When You Can Stop Tracking Your Writing Goals

Jason Lam
2 min readJun 12, 2021
Photo by Nick Morrison on Unsplash

When you just do it daily.

You know whether you wrote today or you didn’t because the process to get to publishing is so palpable in emotion and effort that you won’t forget that you did it, that you put in the work for the day.

But you’ll certainly know if you didn’t do it too. That when the moment arrived to decide whether or not you would show up today — tiredness aside, regardless of how you felt about the endeavor in that moment — you let it pass by you. Like a fish slipping through your fingers.

Today was one of those days where I didn’t want to. What preceded writing this essay is that I’m packing to prepare for a move, a chore that took the past 3.5 hours to complete. It was convenient, easy, and — most seductive of all — “reasonable” to not write tonight. Even when my girlfriend looked at me and asked, “Is there anything left you need to do before you go to bed?” I looked back at her and said, “Publish an essay.”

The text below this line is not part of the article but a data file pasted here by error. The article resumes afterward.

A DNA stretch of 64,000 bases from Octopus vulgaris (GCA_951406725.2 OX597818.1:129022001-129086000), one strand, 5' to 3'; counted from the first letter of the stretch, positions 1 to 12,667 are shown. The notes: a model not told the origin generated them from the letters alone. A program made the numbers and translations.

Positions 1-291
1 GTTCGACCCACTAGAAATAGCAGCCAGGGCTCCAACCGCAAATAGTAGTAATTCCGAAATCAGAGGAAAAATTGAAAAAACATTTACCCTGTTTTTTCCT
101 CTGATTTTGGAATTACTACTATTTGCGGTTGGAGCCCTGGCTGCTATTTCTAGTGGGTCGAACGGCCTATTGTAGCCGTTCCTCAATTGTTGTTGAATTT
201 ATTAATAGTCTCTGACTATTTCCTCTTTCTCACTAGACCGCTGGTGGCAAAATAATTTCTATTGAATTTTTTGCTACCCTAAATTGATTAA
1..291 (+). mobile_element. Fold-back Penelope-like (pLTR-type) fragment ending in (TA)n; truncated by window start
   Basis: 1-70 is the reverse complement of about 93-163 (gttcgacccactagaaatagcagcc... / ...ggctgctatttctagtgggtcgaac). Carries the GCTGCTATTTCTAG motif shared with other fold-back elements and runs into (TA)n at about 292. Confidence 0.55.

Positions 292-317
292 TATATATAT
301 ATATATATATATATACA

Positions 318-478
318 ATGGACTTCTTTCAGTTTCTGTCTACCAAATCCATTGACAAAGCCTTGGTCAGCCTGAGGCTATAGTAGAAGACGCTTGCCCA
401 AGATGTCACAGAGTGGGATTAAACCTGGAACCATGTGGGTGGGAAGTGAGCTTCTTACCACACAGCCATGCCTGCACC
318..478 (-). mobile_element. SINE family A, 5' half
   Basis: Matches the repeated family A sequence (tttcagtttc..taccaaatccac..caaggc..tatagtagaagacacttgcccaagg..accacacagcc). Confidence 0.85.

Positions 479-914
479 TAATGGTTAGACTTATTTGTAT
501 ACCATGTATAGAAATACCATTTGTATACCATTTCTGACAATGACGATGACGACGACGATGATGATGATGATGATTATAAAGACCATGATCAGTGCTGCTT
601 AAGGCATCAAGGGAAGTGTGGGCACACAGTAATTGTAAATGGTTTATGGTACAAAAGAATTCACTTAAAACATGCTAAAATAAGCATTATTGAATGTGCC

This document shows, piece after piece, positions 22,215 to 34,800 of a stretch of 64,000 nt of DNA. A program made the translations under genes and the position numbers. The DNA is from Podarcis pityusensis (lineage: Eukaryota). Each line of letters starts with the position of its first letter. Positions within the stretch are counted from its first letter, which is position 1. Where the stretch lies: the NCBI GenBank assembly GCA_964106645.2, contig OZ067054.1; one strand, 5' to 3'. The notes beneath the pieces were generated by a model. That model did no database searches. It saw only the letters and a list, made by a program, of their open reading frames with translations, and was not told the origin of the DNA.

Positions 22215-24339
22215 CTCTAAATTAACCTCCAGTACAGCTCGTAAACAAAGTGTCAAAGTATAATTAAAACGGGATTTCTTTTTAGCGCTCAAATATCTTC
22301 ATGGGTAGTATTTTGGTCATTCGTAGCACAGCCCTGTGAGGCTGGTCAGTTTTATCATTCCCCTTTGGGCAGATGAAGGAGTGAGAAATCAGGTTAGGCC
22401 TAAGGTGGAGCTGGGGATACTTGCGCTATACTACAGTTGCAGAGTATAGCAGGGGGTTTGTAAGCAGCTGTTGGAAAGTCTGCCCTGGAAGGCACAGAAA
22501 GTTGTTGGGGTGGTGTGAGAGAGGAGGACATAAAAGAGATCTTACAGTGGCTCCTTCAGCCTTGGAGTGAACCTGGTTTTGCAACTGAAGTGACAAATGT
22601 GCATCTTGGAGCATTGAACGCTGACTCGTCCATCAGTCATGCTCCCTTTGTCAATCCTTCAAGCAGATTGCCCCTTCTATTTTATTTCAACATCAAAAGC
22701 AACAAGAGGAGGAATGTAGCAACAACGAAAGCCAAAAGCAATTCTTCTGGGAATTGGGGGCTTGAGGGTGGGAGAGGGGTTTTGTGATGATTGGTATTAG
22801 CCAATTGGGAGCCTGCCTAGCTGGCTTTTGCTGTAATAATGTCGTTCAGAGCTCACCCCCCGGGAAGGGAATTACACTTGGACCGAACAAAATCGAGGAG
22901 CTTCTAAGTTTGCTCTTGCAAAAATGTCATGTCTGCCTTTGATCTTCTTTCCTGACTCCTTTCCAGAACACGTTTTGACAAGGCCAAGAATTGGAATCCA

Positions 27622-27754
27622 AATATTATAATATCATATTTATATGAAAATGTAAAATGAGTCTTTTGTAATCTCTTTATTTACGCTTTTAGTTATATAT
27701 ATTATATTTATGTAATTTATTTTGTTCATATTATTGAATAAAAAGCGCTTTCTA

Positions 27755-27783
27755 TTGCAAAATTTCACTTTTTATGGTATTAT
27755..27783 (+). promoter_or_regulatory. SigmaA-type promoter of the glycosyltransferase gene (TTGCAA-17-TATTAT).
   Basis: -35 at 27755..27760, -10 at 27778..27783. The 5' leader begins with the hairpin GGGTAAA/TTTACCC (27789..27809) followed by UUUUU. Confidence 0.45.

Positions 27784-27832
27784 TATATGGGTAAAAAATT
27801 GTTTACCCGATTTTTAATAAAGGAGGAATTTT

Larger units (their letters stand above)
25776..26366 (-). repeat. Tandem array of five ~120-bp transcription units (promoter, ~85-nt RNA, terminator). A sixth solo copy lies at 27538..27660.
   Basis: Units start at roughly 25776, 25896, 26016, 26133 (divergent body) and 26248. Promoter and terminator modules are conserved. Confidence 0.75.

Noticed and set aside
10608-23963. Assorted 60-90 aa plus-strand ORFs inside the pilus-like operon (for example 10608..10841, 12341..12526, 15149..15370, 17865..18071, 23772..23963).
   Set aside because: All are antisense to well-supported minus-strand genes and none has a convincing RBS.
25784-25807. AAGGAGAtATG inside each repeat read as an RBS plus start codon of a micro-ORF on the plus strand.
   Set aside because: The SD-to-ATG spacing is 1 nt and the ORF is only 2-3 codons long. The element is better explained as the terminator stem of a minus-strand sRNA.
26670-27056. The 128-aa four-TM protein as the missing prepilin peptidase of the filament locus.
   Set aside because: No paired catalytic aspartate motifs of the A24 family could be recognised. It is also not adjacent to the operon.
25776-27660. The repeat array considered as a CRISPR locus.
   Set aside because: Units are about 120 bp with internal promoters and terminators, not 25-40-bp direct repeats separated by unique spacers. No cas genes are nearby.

I’ve stopped tracking how many essays I’ve published because that number won’t write the essay that I need to write today. The only thing I should be tracking is how many words are left in my daily writing quota and whether or not one essay was published for the day.

You should go about writing or whichever craft you are pursuing with the diligence to shift from deciding whether or not you will write today to what you will write about.

What change do you seek to create today?